1750 ENGLISH POETRY 1579-1830: SPENSER AND THE TRADITION

Rev. Thomas Gibbons

Moses Browne, "To the Rev. Mr. Thomas Gibbons, on reading some abusive Verses to him" Gentleman's Magazine 20 (November 1750) 517.



Blush not, sweet poet! if thy piece
Meets a like fate with his of Greece,
By Envy's bands invaded;
Stamp'd, on the bullion of thy lines,
Genius, with strong impression, shines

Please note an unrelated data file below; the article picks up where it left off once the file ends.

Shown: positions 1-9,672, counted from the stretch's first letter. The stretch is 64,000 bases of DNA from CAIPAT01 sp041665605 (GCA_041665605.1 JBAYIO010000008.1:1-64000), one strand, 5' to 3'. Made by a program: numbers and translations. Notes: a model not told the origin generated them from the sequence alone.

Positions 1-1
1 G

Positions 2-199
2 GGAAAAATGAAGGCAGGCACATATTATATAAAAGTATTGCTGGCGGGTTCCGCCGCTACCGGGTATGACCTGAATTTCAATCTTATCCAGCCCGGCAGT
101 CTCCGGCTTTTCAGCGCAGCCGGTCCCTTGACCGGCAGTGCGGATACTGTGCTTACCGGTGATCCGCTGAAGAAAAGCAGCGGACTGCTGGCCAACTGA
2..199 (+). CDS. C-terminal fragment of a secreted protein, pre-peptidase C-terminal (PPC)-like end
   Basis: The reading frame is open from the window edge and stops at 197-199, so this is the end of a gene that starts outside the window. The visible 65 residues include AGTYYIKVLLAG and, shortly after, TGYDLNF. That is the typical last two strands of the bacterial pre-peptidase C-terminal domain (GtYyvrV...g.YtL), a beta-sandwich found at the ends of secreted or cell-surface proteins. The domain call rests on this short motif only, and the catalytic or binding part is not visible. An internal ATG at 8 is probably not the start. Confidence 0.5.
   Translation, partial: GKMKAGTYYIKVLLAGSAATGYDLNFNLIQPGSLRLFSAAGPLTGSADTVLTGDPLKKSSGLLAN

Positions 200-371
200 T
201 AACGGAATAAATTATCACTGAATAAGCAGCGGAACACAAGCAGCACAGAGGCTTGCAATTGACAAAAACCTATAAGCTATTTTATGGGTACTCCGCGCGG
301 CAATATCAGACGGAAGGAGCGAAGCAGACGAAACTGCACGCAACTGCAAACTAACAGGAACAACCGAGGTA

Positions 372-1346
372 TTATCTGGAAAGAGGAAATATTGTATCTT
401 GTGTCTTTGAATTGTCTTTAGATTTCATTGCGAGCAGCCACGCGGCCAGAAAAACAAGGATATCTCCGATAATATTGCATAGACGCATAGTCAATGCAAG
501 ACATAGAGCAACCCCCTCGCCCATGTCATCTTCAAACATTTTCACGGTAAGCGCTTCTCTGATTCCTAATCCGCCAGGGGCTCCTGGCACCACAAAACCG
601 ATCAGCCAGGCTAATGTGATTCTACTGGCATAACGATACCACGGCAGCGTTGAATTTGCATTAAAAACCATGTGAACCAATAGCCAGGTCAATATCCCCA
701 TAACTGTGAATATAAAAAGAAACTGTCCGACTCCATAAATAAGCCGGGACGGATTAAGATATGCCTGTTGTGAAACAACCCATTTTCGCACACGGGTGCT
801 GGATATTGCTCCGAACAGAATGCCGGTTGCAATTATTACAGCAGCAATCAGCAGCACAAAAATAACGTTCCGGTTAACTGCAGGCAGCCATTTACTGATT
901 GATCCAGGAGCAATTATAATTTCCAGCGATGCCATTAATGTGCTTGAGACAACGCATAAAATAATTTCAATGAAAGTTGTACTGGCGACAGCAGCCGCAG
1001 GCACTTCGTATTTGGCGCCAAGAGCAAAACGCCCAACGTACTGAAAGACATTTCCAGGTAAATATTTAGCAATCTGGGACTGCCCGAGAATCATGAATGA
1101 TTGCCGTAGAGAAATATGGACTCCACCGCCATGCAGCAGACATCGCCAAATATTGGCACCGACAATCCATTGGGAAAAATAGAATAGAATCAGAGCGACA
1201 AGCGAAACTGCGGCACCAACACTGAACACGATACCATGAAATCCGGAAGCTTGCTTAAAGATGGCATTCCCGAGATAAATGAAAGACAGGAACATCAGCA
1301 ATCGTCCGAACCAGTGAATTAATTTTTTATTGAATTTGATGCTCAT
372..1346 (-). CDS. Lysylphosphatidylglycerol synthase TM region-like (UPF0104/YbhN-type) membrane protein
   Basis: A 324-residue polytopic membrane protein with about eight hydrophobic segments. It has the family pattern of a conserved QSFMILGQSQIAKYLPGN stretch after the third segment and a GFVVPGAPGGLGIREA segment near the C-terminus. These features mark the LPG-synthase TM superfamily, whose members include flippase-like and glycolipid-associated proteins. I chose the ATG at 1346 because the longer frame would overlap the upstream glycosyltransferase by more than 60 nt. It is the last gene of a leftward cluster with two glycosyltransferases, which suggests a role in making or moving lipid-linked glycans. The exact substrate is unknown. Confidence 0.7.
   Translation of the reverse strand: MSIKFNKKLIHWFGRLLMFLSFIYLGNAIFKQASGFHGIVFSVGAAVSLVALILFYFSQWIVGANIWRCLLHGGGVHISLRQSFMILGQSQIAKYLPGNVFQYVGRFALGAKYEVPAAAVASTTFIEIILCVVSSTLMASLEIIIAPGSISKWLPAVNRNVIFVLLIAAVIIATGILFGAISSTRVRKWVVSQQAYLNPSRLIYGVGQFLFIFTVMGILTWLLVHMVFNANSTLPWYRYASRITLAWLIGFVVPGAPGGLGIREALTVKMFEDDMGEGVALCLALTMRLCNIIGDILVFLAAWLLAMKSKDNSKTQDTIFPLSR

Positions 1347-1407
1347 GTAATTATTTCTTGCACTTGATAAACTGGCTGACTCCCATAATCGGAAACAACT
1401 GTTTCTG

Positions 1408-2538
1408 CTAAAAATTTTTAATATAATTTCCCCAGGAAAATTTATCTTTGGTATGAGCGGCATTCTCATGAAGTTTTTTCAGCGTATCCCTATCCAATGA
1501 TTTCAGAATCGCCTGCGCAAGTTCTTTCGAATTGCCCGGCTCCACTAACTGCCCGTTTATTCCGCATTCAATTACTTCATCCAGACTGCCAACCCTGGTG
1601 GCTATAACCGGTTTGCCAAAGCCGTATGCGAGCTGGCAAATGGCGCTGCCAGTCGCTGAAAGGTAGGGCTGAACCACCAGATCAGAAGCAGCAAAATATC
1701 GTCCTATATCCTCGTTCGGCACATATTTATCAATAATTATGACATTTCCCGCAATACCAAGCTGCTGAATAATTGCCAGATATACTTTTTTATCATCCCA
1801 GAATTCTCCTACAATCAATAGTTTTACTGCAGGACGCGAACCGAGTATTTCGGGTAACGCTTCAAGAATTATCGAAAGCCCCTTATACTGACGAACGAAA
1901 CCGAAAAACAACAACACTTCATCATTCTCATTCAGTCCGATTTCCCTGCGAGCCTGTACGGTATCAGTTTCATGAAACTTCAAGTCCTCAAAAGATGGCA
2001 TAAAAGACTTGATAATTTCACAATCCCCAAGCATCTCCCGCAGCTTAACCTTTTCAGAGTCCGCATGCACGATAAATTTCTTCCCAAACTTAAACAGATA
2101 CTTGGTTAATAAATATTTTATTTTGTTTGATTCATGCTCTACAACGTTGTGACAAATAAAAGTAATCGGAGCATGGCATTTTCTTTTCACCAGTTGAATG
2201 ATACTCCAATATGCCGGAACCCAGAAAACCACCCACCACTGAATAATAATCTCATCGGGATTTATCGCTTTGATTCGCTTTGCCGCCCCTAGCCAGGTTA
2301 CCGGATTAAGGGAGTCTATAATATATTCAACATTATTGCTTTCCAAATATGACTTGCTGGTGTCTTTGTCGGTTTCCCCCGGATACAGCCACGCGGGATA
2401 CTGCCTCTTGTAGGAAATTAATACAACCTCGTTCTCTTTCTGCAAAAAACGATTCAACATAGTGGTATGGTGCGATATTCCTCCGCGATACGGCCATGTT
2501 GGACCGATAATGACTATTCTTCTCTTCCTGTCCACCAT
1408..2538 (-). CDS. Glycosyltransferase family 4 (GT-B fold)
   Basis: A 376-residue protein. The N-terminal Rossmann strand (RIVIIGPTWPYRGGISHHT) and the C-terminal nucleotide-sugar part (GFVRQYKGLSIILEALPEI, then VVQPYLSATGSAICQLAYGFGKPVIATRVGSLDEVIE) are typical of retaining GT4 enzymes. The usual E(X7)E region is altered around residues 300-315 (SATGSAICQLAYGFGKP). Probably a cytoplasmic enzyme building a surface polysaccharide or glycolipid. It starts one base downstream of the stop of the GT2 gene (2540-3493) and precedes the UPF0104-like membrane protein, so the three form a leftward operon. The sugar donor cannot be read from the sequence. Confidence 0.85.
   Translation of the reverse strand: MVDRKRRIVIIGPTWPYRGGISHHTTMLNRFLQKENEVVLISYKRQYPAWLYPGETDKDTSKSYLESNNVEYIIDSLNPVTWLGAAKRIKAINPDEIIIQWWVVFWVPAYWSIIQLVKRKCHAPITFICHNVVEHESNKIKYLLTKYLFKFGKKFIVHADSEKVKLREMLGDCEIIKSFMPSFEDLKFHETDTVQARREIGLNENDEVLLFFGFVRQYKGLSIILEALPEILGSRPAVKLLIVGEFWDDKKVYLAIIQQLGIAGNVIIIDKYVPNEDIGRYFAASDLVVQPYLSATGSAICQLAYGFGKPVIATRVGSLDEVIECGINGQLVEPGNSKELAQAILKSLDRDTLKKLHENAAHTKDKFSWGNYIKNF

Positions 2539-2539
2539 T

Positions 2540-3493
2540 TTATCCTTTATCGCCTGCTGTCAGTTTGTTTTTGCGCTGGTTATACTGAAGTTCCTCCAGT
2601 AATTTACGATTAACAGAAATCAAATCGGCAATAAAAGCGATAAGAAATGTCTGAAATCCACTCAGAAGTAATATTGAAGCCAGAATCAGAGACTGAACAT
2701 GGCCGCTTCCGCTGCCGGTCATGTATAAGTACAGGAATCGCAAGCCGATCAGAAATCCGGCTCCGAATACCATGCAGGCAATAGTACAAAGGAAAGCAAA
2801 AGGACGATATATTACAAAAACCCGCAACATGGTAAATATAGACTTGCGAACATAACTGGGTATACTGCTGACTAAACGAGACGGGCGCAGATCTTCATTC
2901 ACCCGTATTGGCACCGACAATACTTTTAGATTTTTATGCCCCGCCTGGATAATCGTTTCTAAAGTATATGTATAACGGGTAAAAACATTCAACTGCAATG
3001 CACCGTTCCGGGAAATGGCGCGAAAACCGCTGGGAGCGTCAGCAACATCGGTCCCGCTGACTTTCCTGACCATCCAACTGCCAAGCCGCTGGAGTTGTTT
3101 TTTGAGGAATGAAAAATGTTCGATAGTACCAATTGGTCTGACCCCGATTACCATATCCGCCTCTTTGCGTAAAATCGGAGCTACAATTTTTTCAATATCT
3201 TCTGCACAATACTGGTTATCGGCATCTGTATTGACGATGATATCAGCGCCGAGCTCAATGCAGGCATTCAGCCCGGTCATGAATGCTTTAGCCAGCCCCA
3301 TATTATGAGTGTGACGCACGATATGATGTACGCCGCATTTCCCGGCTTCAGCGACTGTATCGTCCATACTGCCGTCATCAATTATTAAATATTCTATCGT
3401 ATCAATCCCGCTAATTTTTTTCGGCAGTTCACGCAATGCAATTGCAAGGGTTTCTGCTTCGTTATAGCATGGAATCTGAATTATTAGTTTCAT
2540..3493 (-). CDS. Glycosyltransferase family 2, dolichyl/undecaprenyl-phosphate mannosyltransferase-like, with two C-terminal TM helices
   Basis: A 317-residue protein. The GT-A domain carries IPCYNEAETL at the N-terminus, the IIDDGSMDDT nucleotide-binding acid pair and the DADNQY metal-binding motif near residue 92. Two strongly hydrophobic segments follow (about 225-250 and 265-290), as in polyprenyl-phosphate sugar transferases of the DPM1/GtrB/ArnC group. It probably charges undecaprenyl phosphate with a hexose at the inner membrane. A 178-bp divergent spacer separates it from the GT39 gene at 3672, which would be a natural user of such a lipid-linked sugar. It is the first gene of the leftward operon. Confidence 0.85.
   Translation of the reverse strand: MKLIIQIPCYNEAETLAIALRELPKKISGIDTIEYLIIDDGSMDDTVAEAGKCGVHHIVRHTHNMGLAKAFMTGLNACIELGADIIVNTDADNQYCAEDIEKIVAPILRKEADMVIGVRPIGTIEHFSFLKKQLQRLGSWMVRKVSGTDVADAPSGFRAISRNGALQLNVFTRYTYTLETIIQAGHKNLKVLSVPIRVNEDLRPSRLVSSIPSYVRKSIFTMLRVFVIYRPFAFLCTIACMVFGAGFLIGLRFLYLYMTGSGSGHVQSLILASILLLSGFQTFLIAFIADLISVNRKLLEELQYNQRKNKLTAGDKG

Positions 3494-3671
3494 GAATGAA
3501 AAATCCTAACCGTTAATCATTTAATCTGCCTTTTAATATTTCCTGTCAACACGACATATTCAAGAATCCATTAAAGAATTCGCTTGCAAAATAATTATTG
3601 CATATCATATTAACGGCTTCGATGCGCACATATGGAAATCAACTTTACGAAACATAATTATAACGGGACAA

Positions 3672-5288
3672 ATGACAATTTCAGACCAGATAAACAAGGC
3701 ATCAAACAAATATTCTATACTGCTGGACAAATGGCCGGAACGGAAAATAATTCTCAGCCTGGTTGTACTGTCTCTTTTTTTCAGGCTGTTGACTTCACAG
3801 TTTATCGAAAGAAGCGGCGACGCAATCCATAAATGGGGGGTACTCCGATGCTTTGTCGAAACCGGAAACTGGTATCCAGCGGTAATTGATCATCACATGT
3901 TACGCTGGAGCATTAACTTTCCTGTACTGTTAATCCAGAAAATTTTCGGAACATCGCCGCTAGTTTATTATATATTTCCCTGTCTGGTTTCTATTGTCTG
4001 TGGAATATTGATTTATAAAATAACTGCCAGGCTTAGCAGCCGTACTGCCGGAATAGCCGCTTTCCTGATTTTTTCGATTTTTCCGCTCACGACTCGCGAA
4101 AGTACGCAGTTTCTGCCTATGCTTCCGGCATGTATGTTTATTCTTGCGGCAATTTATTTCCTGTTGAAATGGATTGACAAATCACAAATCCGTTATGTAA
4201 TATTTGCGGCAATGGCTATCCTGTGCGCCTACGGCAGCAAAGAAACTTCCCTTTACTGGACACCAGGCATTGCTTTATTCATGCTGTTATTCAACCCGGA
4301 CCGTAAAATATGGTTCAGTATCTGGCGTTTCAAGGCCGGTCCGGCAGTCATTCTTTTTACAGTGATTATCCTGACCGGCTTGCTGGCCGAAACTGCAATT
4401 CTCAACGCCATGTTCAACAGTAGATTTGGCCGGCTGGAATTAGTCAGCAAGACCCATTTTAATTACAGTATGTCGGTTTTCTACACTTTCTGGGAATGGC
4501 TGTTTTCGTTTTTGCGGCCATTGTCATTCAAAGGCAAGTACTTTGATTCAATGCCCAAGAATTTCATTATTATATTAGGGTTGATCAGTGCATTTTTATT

More mark'd, the more degraded.

Of merit 'tis the gen'ral fate,
All that was ever good, or great,
Mean souls delight to sully:
Seek we the crowd to shun? My friend!
Laurels can't Young from dirt defend,
Nor eloquence a Tully.

The owl will hoot, that cannot sing;
Spite would displume the Muses' wing,
Tho' Phoebus self applaud her:
Still Homer bleeds in Zoilus' page,
A Virgil scap'd not Maevius' rage,
And Milton has his Lauder.